By the time I went to university, I’d read the Lymond series at least three times, and was overjoyed to find a fellow fan very quickly.  (He was a sword-stick-carrying, ex-gigolo archaeologist, but that’s another story.)  The Lymond Chronicles may not be the easiest of novels to get into at first – Dunnett’s prose is beautiful and sometime opaque, and the many quotations and references sometimes make the early works difficult, but it is well worth persevering. The Game of Kings introduces us to characters whom we see grow and change through the whole series and our opinion of them alters as we follow their story arcs. Alexander Fiske-Hamilton in the TLS calls Dunnett’s books ‘operatic’: there is something about the sweep of her prose and story line that makes her novels rise above most action-packed historical narratives to echo the universal themes of great opera.  It was only recently that I read the whole Dorothy L Sayers’ Wimsey series of books (and the continuations by Jill Paton Walsh) – and enjoyed the parallels of the outwardly assured, inwardly insecure figures of Peter Wimsey and Francis Crawford – writers taking this trope of the brilliant but tormented, gifted, apparently articulate and often infuriating young man and elevating him above cliché. In my own writing, I have determinedly not tried to copy Dunnett and have written with a very different narrative voice, but I’d like to think I have absorbed some of her descriptive prose and scene setting.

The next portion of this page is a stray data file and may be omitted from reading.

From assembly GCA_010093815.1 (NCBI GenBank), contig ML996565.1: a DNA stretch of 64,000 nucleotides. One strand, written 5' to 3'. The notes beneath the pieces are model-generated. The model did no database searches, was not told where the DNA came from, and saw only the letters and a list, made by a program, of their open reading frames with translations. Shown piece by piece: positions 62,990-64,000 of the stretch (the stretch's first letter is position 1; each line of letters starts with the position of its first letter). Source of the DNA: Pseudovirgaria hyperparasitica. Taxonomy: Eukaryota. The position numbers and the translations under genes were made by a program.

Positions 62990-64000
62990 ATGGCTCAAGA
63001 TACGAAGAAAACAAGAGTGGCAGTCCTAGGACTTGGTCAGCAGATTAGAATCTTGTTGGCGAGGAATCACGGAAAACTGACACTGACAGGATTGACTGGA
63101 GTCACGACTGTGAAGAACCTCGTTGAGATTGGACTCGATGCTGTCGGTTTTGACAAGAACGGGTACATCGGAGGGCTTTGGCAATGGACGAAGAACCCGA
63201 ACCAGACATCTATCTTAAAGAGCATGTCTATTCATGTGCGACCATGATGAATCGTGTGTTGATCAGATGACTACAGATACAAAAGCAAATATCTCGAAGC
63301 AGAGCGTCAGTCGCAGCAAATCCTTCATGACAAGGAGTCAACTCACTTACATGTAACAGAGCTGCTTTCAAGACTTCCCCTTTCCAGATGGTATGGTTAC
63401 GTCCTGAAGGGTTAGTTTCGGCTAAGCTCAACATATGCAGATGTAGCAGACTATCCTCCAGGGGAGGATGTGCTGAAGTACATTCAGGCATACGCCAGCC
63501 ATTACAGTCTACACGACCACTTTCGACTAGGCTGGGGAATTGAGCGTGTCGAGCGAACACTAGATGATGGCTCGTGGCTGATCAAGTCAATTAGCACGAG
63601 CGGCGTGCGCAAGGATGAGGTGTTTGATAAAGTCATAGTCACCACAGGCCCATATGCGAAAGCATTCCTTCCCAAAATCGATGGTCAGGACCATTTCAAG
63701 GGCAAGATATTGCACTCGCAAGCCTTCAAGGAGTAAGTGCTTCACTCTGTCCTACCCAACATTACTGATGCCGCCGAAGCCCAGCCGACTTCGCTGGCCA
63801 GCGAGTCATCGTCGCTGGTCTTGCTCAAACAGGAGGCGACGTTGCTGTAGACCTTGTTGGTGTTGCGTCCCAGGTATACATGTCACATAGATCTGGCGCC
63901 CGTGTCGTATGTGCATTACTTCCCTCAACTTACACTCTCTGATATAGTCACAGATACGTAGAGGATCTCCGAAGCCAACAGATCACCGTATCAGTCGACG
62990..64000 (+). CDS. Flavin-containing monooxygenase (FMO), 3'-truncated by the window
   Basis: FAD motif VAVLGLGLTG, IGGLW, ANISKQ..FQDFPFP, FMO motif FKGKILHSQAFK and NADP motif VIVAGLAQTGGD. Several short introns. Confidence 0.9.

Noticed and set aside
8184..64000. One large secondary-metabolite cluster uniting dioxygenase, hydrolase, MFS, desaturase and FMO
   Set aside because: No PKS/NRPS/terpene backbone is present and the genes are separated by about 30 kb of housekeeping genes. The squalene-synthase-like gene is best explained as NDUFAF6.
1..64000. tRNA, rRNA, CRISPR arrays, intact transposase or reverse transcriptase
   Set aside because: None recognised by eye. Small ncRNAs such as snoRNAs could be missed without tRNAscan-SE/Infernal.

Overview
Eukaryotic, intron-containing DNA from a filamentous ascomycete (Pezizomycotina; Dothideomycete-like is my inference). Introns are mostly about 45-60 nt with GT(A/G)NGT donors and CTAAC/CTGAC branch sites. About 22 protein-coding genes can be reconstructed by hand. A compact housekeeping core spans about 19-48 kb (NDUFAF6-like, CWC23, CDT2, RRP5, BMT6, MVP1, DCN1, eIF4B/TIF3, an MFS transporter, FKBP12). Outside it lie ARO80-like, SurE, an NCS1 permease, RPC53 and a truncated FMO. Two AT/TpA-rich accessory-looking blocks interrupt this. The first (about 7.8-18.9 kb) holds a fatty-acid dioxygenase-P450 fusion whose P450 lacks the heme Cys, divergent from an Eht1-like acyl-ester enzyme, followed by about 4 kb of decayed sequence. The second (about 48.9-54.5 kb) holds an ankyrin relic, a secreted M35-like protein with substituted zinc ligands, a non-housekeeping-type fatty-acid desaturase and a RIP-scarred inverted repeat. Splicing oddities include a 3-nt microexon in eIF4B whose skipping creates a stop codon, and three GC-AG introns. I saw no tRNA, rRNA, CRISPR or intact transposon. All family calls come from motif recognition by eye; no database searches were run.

After Lymond, I read her fascinating novel King Hereafter, about Thorfinn-Macbeth, and the quirky detective books starring Johnson Johnson (and his bifocal glasses). When the Niccolo series came out, I was there at the bookshop, eager to buy the hardbacks, and fell in love with another Dunnett series and enigmatic lead character. I have not, however, joined the Dunnett Society through which devotees converse about all things Dunnett, but I have recommended her books to many friends and acquaintances and could happily discuss them for hours. I warmly recommend them to you, reader.